Published on November 20, 2012 by Amy
The Sisseton Wahpeton College was established in 1979 as an entity of the Sisseton Wahpeton Oyate. Located in northeastern South Dakota on the Lake Traverse Reservation, the College serves the Dakota people. SWC was originally a vocational and technical school; an academic program was added as enrollment climbed. SWC is one of the few post-secondary schools in South Dakota to offer both vocational and academic degrees. Although SWC is only accredited to offer Associate Degrees, the College has agreements with several 4-year degree granting institutions that allow SWC students to take much of their course work at SWC or seamlessly matriculate to another institution. The agreement between SWC and Mount Marty College offers SWC students the opportunity to earn a Baccalaureate degree in Business and Tribal Governance, a one of a kind program in the state.
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SWC was one of the first tribal colleges to establish an institute for the study and preservation of tribal culture. The college created the Institute for Dakota Studies in 1992. This center’s mission is to teach, study and preserve the tribe’s unique history and traditions. The Center for Excellence in Dakota Language, established at SWC in 2005, works with the College’s strong Dakota studies and Dakota Language programs to revitalize the Dakota language. Eventually, this program hopes to establish a revitalization model that can be replicated anywhere in Indian Country.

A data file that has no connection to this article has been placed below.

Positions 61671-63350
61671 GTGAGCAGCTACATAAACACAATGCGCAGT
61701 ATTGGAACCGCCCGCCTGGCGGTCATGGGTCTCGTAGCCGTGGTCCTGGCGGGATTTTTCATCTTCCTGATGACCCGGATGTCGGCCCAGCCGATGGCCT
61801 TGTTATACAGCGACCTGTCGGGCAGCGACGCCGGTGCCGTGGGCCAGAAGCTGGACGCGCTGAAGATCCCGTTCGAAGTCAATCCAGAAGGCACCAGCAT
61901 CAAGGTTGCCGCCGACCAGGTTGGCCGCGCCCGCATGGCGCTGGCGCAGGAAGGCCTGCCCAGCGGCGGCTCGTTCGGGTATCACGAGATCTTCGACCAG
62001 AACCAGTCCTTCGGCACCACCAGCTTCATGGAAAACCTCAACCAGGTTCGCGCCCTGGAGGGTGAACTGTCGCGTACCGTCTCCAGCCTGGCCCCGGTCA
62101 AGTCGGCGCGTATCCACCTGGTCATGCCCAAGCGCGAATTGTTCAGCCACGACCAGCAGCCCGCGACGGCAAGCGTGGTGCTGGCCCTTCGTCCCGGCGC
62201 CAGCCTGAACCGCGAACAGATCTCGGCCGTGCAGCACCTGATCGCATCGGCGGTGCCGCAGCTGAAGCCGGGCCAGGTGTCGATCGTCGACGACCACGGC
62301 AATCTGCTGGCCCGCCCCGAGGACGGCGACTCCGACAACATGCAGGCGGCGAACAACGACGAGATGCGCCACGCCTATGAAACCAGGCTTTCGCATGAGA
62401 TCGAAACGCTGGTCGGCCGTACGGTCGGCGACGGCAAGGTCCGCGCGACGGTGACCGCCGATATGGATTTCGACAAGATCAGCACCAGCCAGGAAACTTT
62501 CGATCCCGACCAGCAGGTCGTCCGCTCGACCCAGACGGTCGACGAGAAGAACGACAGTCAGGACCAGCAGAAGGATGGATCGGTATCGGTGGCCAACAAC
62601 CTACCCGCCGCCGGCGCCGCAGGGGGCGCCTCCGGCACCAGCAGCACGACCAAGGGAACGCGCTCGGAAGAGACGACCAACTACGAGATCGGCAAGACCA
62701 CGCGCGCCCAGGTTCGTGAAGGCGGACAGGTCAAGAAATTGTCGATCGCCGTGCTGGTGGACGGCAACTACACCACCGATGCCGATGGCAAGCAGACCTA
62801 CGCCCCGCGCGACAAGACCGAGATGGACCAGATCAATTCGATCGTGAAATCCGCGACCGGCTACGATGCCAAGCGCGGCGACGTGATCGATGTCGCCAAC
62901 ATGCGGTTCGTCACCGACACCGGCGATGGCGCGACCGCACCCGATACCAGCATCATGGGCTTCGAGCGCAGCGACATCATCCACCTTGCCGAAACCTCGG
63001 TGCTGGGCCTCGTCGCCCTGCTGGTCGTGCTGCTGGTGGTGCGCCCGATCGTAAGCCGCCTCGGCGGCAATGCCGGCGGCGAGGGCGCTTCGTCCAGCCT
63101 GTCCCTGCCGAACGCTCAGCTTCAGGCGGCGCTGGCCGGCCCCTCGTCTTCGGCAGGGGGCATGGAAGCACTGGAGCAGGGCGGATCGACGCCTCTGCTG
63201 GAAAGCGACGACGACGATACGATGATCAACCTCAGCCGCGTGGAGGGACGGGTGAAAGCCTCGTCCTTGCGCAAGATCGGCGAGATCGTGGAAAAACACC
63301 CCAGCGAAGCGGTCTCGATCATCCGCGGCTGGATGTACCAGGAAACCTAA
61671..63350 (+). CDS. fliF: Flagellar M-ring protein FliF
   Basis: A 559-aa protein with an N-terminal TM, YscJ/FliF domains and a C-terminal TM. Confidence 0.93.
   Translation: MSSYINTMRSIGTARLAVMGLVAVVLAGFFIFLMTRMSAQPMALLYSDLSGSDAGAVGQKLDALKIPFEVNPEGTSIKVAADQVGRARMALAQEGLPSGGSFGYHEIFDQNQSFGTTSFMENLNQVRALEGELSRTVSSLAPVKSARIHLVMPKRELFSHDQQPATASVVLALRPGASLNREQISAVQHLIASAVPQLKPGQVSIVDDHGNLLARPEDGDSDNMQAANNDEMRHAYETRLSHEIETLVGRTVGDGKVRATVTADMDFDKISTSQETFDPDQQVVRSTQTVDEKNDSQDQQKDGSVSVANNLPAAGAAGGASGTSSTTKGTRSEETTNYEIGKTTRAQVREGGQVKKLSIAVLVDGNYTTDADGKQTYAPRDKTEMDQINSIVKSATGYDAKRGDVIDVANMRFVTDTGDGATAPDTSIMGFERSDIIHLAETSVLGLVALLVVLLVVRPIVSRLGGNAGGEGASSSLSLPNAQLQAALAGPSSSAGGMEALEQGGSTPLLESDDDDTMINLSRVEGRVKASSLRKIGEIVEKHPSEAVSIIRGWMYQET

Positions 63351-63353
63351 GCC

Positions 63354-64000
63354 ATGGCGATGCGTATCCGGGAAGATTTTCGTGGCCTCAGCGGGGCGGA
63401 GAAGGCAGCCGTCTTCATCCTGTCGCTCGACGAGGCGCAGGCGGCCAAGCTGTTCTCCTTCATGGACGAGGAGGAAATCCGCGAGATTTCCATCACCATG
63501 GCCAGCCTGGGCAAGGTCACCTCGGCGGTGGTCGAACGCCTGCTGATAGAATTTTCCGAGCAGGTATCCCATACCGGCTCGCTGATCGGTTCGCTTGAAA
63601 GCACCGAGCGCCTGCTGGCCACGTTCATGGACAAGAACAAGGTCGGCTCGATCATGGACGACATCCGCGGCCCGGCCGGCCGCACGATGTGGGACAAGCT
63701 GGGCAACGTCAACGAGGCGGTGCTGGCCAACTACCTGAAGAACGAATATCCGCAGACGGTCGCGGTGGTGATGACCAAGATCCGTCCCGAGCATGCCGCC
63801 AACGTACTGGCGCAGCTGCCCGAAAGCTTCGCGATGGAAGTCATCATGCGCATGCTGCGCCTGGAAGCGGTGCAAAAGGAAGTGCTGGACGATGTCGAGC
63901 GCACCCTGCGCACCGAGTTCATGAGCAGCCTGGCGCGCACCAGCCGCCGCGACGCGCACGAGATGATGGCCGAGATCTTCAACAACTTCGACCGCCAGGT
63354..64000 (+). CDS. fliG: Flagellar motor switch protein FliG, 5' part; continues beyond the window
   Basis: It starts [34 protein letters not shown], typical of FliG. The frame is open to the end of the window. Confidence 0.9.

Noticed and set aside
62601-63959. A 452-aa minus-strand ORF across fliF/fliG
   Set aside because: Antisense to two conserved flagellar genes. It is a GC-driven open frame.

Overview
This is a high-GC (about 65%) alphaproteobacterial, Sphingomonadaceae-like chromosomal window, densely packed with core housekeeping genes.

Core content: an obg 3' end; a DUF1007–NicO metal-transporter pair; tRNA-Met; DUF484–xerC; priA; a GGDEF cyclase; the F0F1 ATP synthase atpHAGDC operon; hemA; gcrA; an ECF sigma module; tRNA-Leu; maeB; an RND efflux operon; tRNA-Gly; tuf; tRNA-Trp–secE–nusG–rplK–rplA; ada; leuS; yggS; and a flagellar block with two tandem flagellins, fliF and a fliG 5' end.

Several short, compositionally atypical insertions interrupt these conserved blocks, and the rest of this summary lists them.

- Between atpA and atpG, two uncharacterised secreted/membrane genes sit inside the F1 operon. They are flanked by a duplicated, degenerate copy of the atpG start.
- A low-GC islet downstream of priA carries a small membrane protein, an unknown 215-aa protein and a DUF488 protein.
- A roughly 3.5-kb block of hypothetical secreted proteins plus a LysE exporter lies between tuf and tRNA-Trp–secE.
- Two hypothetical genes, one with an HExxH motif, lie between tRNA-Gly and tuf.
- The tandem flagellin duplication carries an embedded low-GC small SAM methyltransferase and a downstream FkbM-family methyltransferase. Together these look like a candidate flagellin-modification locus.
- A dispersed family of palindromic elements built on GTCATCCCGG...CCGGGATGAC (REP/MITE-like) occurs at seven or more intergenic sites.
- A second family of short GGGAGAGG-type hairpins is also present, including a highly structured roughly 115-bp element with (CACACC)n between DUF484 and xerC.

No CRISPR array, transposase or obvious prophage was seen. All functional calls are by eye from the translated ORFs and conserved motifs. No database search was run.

Sisseton Wahpeton College has an average enrollment of approximately 250 students, of whom more than 80% are tribal members.
The College has recently experienced a period of facilities and programmatic expansion and one of the final products of this construction boom was Song to the Great Spirit, the new SWC Vocational Education Building. Designed as a facility where students could learn building trades by constructing a single family home inside, the building’s unique design makes the SWC campus a local landmark. The building is an example of culturally contextual architectural design and is in the shape of four Indian figures who, with drumsticks raised, are singing a traditional Dakota song using their drum. The building honors SWC’s history and the history of the Dakota people. The figures are made of fiberglass and are almost fully functional with two housing stairwells, one the elevator and the other the utility and storage closets. In addition to this new building, the college has almost doubled its square footage with a classroom and office addition and an Early Childhood Education Center addition.